This starts with education. Companies must invest in courses, programs, and workshops for employees to teach these values and give practical information about how to embody them. There is a wealth of resources available about unconscious bias, inclusive communication, cultural competency, and bystander intervention.

This training needs to be easily accessible and circulated within companies. Or – even better – included as part of mandatory training programs.

6. Offer flexible work arrangements

More and more companies are recognising the importance of flexible work arrangements.Contrary to what people used to think, working from home doesn’t make people lazy, but rather increases people’s productivity. 

For neurodiverse individuals, employees with disabilities, parents, and those with caring responsibilities (disproportionately women), flexible work arrangements aren’t a plus; they are a necessity. Therefore, they shouldn’t be something offered occasionally but as a standard. 

Flexible work arrangements include allowing employees to work from home or in a hybrid set-up. Being able to adjust the hours or days which they work, or to participate in job sharing or flexible retirement plans. 

As mentioned, everybody is unique, and work arrangements should acknowledge that.

7. Celebrate diversity 

There are so many types of people in the world, and when the workplace reflects that, it’s an exciting place to be. Supporting inclusion isn’t about criticising and berating when people fail; it is also about enjoying the diversity we have.

International Women’s Day is a fantastic example of a time when people celebrate glorious and inspiring women. It’s important that this is done all year round!

Remembering multicultural holidays and traditions also reminds everyone that they are a part of the work culture. Publicly recognising and rewarding employees who demonstrate inclusive behaviours and leadership incentivises better behaviour from everyone.

8. Reflect

As a final point, reflect and respond. 

As I’ve mentioned already, true inclusion is not something that will happen overnight. Since people’s needs are always changing, it might well never really be finished.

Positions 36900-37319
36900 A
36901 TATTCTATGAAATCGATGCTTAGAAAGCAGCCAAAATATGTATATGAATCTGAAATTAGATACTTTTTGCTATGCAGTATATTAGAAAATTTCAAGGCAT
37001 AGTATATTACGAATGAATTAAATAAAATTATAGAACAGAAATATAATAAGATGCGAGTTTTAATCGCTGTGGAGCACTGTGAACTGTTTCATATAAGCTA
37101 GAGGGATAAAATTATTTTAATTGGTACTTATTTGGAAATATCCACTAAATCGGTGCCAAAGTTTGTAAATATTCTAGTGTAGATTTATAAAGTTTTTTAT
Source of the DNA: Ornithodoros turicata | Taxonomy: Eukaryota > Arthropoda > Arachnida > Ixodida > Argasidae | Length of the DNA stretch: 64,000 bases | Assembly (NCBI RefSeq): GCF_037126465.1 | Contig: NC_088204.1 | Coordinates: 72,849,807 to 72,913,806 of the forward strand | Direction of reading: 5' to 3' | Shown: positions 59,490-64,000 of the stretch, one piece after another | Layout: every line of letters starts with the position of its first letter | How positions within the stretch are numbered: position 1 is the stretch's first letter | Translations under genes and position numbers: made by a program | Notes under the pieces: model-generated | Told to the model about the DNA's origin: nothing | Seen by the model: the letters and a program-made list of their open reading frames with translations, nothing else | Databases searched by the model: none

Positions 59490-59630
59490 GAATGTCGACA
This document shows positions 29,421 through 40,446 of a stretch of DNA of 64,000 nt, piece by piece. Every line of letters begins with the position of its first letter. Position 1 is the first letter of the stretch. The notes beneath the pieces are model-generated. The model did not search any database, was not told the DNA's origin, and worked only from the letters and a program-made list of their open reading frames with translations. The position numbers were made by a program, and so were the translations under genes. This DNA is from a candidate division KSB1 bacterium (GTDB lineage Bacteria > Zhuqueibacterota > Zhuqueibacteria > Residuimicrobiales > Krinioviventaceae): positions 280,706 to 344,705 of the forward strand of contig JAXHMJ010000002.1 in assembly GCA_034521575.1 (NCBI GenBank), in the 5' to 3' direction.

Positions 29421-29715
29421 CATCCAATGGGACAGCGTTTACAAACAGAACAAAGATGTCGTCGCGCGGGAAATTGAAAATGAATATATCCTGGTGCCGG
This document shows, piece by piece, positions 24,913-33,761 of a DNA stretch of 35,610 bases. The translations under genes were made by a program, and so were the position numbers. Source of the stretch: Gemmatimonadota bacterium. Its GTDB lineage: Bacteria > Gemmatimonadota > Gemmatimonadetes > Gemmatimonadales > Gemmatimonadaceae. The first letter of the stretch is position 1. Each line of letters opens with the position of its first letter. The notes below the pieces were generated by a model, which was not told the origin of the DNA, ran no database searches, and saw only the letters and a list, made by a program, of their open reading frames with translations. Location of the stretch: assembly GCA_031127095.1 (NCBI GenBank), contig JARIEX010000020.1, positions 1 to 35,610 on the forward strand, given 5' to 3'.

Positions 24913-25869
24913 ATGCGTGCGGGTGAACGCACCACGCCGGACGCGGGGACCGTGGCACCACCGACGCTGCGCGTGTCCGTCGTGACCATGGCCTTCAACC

Therefore, we must reflect upon, evaluate and adapt our progress often. Get feedback wherever possible, and collect data in audits to take stock to see what you’re doing well and where you still need to improve.

Numbers are great, but also talk to people! Create spaces, forums, panels, and groups where you can collect feedback from diverse people. At the end of the day, we are each the experts of our own unique problems and requirements. Nobody knows our own needs better than we do. 

Everybody shares responsibility for making cultures more inclusive. There are things we can all do to improve things. Yet, some have more responsibility than others. It is vital that those in leadership roles participate in these practices, as their actions have a trickle-down effect in affecting wider change. 

To Wrap up

Finally, to quote the (awesome) feminist writer Audre Lorde, “Is it not our differences that divide us. It is our inability to recognise, accept, and celebrate those differences”.

I hope that these tips make your workplace better able to harness that difference and diversity. It makes life a whole lot better for everyone.

There you have it. 8 ideas you can work on today to support diversity and inclusion in your workplace. Please comment what you think and if there’s anything you would have added to the list!

This blog was written by Ruth Chanarin, Data Engineer at Co-op with a squiggly career route and a background in social sciences and languages. Can be found crafting, reading or working out whenever she can get away from her laptop.